― Martin Luther King Jr., A Testament of Hope: The Essential Writings and Speeches

He found her on the roadside, many thoughts ago. Like a flower frozen in spring was she, with blond ringlets and stark blue eyes. He could see her story the moment he laid eyes on her. She had been brought into a home loved, she was used and finally discarded with. His mind was penning her destiny as he inspected her, rotating her ever so slowly so he could get a good look at her features.

He took her home, cleaned her and changed her into clean clothes. She looked 6, but neglect had taken years off the fragile child. He set her up on ledge and shone a soft amber lamp on her dainty face. As the bell tolled midnight, the man sat and toiled through the night to sketch her pretty face.

Photo by Susanne Jutzeler on

As the world was beginning to be bathed in the gentle glow of a new day, the streets saw a lonely man and his newly acquired treasure walking barefoot, plastering posters on walls high and low. He was charging a penny per person but it had been weeks since he had had a meal or a drink.

He held on close to the broken doll and prayed children would want to know her story as badly as he wanted to be the one telling it.

Into a little shed were they seen going into, a box and a princess came out, a man almost lost under the huge box shuffled stolidly and set the box on the street where children were known to stop for a popsicle or two. Into the box did the princess go, the man on the floor and the show was off to a start with an audience of a thrush and two early worms and one cat. The man distorted his voice to resemble that of a child to say:

“On winter’s death was this story birthed
As a little human decided he was in need of a daughter.
Needles and fabric were summoned,
Blue buttons and golden yarn.
Silk frills and sapphire eyes were brought in.

Day and night did my father toil
As the cuckoo sang on the second morning
With a child’s touch, was I brought to life.
Days and years did I live to be
Her sole advisor and friend.
On nights when thunder rattled the earth,
I held her in my arms and
And sang her to sleep.

The child fell prey to an evil I was safe from.
On growing up, she lost sight of life
And I was dumped in the shed I was created,
Only my father was no longer there to breathe new life.

On streets and foster homes, did I die the rest of my life
For the world sees not the heart of a puppet
But it’s beauty that age takes away.”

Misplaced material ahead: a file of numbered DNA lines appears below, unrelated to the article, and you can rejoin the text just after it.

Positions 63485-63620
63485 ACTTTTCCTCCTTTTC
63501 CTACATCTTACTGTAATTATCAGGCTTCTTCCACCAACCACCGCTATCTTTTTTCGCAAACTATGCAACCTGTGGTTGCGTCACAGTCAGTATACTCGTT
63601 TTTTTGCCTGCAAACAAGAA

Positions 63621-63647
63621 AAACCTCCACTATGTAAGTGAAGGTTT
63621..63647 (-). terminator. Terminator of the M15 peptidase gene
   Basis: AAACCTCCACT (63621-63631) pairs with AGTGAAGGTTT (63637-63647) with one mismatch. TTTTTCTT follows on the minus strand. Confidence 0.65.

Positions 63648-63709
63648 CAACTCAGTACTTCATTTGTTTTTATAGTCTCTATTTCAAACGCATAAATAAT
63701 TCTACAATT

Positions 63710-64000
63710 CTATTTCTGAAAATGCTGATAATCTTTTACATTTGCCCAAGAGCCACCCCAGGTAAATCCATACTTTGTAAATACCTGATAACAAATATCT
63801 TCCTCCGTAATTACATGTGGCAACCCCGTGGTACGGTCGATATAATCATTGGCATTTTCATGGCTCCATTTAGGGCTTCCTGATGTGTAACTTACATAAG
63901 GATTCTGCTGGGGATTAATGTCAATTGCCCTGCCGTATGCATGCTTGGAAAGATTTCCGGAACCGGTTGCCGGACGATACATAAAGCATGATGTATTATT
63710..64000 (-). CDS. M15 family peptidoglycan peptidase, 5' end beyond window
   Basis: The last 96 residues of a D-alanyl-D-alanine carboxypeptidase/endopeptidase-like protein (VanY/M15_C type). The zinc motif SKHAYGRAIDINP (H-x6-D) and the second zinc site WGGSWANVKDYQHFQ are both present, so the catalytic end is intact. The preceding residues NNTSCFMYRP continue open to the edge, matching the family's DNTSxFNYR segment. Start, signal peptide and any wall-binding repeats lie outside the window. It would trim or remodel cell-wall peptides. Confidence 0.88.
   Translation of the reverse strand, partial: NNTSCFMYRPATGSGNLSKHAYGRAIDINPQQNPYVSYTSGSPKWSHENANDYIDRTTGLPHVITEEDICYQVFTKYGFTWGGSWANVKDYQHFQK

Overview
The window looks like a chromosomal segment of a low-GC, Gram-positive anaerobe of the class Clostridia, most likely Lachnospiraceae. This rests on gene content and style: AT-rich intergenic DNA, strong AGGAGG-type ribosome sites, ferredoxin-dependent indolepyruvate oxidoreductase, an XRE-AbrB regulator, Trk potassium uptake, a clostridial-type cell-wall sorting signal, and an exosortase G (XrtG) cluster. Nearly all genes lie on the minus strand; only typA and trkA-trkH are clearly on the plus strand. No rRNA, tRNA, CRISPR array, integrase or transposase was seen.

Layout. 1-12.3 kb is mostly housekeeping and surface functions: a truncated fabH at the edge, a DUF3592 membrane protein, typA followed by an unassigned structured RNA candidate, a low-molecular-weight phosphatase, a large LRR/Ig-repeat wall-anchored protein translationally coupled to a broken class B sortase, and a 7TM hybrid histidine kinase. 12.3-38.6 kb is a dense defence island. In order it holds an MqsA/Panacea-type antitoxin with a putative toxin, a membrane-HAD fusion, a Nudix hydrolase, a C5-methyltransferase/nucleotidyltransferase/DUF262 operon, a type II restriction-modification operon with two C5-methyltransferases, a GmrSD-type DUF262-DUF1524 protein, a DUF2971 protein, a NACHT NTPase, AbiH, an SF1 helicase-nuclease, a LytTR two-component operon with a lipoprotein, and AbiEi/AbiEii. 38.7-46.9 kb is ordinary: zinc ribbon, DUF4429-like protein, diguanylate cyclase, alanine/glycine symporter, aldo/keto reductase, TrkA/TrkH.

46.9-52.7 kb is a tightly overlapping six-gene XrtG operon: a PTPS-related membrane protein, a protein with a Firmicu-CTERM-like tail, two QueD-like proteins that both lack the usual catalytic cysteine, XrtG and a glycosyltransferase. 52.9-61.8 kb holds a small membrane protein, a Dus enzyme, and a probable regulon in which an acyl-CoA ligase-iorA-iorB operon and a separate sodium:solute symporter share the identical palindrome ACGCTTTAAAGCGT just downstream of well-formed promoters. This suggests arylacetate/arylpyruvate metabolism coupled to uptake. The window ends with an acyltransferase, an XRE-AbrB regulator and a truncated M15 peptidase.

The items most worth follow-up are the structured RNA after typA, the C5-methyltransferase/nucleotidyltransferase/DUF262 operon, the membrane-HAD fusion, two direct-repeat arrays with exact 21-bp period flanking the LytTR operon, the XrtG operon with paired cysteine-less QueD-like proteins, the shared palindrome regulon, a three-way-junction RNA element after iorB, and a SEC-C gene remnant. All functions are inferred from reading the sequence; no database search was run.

Here, a gentle whisper, unlike the forced childlike voice that spoke till now was heard.

“For the child that said heaven is a toy store,
Bless you, darling.
I shall welcome you home
And hold you close till your heart breathes in peace.”

Photo by Flora Westbrook on

As the overhead sun bore witness to the little souls dropping their precious pennies and waiting to give the puppeteer a hug, the angel of death had just finished a song of his own making and watched as the poor man nodded off, to a slumber, not of Earth. The little child clung to his hand as his soul went in search of what dreams called home.

Love is that condition in which the happiness of another person is essential to your own.
― Robert A. Heinlein, Stranger in a Strange Land

This was inspired by a stuffed monkey that’s been laying around our house for a good while. I wasn’t sure what I wanted to write but it ended up being a tale that (hopefully) portrays a puppeteer’s tender love towards an abandoned doll he found on the roadside. I didn’t want the ending to be tragic but it just seemed fitting that telling the girl’s story after all she went through, set the story-teller free of all earthly obligations and seemingly breathed life into the puppet girl as well. I’m not sure how this comes across in general but I hope you enjoyed reading!

aforementioned monkey
Christened Mr. Pink Monk by Evin, stuffie photo approved by Diamond (thank you so much, guys!)

Speaking of love, I wish you all a very happy Valentine’s Day! Love comes in all shapes and forms; be it for a person, a pet or a toy, love is making the bright side of life shine stronger!

Photo by Gabby K on

Thoughtfully yours,
Introverted Thoughts aka D